a1 Society of Fellows, Harvard University. Email: firstname.lastname@example.org
This article traces a civil environmental lawsuit from dispute to decision to explore how environmental law works, as well as how lawyers and litigants try to work the law. Detailing ground-level encounters with a legal system promoted and carefully watched by political elites offers a fresh perspective on the ways the past 30 years of legal reforms have affected the experience of China's court users. Amid accounts of financial stress, lawyer–client tensions and the hunt for elite allies, what emerges is a story of variation. Although plaintiffs and lawyers agree that environmental cases are hard and wringing concessions out of polluters requires remarkable persistence, the process sometimes creaks forward so that appraisals are conducted on time, help is solicited and compensation won. How Chinese courts work (and how well they work) depends on local circumstances, an insight that suggests that disaggregating expansive concepts like rule of law is a helpful way to explore complexity instead of glossing over it.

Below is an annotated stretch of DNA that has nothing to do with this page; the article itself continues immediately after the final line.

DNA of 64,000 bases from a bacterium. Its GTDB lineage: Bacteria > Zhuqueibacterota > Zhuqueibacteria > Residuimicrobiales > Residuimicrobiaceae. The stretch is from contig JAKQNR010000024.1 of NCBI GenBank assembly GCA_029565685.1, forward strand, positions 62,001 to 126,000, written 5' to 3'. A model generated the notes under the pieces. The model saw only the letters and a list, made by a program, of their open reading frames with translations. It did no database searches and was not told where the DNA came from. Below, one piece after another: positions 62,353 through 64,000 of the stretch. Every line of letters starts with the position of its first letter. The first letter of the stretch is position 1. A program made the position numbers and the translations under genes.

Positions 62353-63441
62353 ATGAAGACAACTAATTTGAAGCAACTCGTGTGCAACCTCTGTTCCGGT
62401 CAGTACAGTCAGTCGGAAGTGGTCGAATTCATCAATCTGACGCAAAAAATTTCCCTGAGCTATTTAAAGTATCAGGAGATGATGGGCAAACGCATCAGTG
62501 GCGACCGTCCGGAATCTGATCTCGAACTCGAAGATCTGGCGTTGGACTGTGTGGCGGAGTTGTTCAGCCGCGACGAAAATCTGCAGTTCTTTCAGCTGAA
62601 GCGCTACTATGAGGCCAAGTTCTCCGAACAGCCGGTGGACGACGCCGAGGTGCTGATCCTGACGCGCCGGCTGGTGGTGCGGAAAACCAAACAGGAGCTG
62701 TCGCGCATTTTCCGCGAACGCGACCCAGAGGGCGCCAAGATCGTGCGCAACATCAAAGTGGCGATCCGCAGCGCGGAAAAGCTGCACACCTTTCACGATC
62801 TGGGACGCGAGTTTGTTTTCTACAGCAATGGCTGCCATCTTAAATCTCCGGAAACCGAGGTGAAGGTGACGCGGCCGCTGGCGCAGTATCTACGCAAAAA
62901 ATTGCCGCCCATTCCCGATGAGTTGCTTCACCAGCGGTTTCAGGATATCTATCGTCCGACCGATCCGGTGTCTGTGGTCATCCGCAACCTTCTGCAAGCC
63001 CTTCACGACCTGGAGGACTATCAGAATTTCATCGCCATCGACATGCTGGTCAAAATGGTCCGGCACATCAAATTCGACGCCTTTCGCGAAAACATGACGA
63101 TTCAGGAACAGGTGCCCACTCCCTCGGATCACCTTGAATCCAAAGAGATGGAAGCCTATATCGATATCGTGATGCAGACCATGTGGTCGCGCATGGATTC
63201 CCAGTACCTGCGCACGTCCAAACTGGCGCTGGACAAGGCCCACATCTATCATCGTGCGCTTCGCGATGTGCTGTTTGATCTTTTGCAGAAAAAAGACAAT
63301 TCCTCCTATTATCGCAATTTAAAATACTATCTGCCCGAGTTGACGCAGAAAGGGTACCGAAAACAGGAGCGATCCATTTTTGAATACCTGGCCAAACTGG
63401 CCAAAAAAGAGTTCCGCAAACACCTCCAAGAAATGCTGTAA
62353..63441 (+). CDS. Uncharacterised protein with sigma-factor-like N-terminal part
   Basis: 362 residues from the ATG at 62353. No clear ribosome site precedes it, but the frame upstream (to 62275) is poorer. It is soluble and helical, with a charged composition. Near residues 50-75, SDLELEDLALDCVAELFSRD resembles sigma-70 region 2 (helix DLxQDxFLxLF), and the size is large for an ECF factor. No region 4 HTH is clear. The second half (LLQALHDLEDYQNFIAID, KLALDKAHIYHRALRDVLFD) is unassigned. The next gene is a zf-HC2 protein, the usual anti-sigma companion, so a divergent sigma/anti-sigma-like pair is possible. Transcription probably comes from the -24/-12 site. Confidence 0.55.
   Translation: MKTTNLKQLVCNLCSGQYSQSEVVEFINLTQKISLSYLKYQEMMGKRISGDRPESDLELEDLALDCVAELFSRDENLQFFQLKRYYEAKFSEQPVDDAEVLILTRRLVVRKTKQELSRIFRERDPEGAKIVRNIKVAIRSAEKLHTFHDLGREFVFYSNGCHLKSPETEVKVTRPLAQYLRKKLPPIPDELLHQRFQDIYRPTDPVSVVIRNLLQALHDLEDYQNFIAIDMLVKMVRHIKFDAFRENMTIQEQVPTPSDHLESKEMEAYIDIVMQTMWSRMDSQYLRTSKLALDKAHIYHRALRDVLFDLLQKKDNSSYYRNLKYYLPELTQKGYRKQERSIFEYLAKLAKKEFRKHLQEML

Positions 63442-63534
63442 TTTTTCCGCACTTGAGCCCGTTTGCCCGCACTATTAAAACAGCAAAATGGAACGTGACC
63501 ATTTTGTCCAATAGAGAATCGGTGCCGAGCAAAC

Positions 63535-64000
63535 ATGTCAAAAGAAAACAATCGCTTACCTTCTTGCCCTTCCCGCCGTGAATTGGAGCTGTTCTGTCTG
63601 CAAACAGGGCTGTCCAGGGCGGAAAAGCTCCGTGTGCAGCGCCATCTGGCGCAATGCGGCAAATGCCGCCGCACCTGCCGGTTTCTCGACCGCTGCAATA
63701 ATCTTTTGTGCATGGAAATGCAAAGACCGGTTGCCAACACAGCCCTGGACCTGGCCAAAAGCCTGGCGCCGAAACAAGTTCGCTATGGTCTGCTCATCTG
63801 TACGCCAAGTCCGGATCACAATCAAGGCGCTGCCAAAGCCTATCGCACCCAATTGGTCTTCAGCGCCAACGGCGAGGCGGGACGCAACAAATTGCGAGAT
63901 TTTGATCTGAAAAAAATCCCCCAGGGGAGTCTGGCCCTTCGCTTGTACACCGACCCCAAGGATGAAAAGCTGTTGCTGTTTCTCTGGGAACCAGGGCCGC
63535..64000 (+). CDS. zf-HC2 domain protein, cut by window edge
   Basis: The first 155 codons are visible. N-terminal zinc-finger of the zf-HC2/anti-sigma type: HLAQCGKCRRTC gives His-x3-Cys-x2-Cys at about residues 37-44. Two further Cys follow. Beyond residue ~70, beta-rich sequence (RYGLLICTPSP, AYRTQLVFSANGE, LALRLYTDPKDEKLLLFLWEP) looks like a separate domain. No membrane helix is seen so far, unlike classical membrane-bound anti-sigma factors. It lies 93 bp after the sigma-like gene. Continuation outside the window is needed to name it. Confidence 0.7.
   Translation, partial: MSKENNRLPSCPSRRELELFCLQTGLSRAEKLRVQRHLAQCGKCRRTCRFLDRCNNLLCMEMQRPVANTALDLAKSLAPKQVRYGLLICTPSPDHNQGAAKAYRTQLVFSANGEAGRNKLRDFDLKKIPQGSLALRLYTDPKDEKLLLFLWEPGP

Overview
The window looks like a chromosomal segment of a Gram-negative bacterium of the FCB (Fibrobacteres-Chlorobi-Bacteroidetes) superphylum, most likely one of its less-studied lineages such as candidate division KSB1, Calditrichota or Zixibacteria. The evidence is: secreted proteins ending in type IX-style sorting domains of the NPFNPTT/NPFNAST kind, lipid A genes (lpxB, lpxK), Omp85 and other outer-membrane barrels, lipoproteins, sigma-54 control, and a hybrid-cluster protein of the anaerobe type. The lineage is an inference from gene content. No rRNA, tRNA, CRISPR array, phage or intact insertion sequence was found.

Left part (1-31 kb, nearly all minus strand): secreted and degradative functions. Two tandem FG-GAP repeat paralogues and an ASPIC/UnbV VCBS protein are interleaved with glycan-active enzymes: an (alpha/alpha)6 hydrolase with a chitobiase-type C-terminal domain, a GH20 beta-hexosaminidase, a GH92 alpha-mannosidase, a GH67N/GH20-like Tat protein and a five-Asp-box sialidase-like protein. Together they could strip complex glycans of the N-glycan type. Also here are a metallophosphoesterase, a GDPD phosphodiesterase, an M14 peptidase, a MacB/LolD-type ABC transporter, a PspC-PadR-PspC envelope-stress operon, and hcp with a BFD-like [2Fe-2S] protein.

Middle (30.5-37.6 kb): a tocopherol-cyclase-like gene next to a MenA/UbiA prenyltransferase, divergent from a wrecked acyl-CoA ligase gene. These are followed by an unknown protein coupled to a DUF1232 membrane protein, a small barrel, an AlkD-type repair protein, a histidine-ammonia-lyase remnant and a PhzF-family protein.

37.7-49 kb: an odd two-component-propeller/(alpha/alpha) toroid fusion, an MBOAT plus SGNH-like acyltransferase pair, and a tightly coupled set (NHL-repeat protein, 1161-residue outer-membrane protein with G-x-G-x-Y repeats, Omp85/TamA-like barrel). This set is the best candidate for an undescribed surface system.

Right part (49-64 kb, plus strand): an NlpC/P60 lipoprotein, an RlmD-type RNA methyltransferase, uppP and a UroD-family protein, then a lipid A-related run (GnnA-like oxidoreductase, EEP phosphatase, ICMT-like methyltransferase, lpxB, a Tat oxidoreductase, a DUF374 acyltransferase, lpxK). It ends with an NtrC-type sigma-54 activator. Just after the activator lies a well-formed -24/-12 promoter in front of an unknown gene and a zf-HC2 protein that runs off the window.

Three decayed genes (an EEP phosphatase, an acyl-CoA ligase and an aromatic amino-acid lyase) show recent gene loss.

(Online publication June 20 2011)
Rachel E. Stern is a junior fellow at the Harvard University Society of Fellows. She is currently working on a book manuscript about environmental litigation in China.
* This article is based on research funded by a Fulbright-Hays Doctoral Dissertation Research Abroad Grant, a Doctoral Dissertation Improvement Grant from the National Science Foundation, the UC Berkeley Institute for International Studies and the UC Berkeley Center for Chinese Studies. Many thanks to Jenny Chio, Rongbin Han, Jonathan Hassid, Robert Kagan, Kevin J. O'Brien, Stephanie Stern, Leslie Wang and Xiaohong Yu for helpful comments on earlier drafts. Please note that this article does not necessarily reflect the views of the National Science Foundation.